Finite state machines (FSM) are strictly less powerful than turing machines (TM). But this is not the case with infinite state machines (ISM). For example, every TM can be embedded into some ISM. The opposite (that for every ISM there exists a TM that can be embedded within the ISM), however, is not true. We can construct a counterexample from any FSM by adding an infinite number of states and no transitions.

I have two questions:

  1. Are all ISMs equivalent to either a FSM or TM? (For example, does there exist an ISM that can recognize a context-free grammar, but nothing more powerful?)

  2. Is there an algorithm for determining how powerful an ISM is?

EDIT: If such an algorithm doesn't exist, are there any reasonable heuristics or rules of thumb?

  • $\begingroup$ Can someone explain why this question was downvoted? I don't see anything wrong with it, so I'm worried I'll make the same mistakes the author made if I dare to ask something here in the future. $\endgroup$
    – Vectornaut
    May 5, 2014 at 2:32

2 Answers 2

  1. A pushdown automaton is a particular case of ISM, so it is possible to recognize a context-free language with ISM.

  2. How would you give your ISM to the algorithm? Anyway a lot of problems are already undecidable for Pushown Automata (particular case of ISM) like equivalence or universality, so I guess the answer would be no for any reasonable question here.

  • 1
    $\begingroup$ I should have remembered about pushdown automata :) I was imagining the ISM would be specified in the same way that FSMs are traditionally presented. That is, as a 4-tuple, but where the sets are allowed to be infinite. This page has an example. I'm less interested in handling the general case, and more curious about what are some sufficient conditions that might occur in practice to recognize whether an ISM recognizes a regular language or something else. $\endgroup$ Jan 22, 2014 at 20:48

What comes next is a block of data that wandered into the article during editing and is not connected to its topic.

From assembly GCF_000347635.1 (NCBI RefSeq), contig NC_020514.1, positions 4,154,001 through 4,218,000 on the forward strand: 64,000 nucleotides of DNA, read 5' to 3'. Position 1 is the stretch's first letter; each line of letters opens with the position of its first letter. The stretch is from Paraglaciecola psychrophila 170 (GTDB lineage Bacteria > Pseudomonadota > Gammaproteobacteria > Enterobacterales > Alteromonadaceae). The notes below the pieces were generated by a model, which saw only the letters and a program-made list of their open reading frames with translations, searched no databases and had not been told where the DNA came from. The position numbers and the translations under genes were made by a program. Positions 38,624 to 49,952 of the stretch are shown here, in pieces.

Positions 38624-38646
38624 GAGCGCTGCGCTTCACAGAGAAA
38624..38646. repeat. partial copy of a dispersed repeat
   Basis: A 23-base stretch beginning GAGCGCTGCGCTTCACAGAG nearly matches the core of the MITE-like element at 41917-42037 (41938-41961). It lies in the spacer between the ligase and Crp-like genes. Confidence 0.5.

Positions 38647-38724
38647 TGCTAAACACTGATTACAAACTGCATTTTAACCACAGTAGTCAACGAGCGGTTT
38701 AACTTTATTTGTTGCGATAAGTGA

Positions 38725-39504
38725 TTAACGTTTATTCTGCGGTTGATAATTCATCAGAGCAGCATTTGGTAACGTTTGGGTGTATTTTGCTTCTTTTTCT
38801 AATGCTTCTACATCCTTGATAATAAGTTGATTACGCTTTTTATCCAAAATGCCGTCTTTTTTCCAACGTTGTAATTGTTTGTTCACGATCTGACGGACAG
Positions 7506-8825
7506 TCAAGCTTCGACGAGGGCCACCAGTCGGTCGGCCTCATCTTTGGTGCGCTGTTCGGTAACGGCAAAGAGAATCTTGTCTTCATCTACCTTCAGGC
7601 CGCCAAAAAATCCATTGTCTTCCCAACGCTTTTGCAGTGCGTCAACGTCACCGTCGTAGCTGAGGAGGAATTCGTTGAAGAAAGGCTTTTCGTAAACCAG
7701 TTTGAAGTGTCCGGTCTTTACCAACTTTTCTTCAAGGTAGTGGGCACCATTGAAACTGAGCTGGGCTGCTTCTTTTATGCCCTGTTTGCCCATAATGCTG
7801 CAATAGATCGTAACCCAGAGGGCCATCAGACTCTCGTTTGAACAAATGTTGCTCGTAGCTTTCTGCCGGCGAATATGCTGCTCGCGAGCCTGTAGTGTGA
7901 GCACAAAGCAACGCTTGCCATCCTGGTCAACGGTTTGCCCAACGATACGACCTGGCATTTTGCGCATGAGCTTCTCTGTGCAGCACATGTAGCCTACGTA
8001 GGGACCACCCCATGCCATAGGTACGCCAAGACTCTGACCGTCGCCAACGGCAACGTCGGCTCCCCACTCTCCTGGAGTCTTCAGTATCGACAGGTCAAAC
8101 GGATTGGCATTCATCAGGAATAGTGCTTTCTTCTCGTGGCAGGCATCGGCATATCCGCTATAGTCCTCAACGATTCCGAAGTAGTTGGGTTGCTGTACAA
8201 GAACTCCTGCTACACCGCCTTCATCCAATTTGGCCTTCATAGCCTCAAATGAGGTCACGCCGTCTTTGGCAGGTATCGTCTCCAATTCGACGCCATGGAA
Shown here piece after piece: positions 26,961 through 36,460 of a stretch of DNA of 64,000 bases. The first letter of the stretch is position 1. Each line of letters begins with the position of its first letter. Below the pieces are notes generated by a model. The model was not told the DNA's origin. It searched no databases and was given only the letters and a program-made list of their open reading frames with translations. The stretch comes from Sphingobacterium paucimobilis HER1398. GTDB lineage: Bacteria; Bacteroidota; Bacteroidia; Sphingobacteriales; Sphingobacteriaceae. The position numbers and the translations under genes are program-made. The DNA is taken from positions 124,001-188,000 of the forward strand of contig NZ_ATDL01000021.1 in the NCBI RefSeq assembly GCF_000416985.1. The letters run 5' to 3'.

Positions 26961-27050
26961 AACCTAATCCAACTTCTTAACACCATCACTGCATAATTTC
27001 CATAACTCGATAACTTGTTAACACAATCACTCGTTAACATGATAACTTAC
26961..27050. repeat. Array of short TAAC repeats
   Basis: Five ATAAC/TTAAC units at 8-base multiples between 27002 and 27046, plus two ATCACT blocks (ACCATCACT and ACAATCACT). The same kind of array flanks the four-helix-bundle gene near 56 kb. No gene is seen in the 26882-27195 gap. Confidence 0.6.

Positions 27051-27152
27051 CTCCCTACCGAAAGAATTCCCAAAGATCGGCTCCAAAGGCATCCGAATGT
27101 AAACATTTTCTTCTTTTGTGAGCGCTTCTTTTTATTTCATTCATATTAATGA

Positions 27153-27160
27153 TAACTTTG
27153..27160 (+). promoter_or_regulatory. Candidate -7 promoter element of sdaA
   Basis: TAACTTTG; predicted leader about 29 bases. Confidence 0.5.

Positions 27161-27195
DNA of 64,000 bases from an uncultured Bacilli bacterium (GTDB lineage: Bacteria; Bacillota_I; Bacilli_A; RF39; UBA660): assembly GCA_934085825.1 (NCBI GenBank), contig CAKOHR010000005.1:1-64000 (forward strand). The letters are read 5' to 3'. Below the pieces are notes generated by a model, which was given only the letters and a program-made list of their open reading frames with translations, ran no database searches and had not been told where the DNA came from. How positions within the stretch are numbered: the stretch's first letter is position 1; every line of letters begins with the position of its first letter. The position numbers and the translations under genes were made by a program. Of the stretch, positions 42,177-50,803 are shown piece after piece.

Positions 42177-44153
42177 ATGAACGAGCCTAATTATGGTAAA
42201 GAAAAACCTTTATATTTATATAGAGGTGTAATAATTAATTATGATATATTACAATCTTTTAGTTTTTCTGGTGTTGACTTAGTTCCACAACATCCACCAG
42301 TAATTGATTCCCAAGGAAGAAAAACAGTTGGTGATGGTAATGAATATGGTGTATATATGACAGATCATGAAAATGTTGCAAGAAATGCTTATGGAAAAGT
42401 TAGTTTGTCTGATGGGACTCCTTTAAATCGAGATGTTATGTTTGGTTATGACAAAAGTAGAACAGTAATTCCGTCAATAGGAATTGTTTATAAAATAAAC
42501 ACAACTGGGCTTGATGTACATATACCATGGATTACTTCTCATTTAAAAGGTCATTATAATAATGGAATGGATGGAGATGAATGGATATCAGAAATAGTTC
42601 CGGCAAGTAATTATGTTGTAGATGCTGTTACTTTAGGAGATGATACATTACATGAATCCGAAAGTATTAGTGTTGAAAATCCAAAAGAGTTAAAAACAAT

• 1
    $\begingroup$ The "simplest" thing which is more powerful than FSM is PDA, (or counter automata i.e. PDA restricted to one stack symbol), and alreay for them it's undecidable whether they recognize a regular language. So I think any reasonable meaning of your question has answer No. $\endgroup$
    – Denis
    Jan 23, 2014 at 0:17

Let me provide you with an algorithm for recursively constructing an infinite state machine to decide any language $L \subseteq \{0,1\}^\ast$ that you like.

  • Make the initial state accept if the empty string is in the language.
  • Create two states for the strings 0 and 1, which the initial state branches to depending on whether the first symbol is 0 or 1. Label these $q_0$ and $q_1$. If either of the strings 0 or 1 are in $L$, make the corresponding state accept.
  • For a given $n \geqslant 1$, and for each state $q_x$ for $x \in \{0,1\}^n$, create two states $q_{x0}$ and $q_{x1}$, to which the state $q_x$ branches depending on whether the next symbol is 0 or 1. If either $x0 \in L$ or $x1 \in L$ is in the language, make the corresponding state accept. Having performed this for all $x \in \{0,1\}^n$, proceed to the next value of $n$, ad infinitum.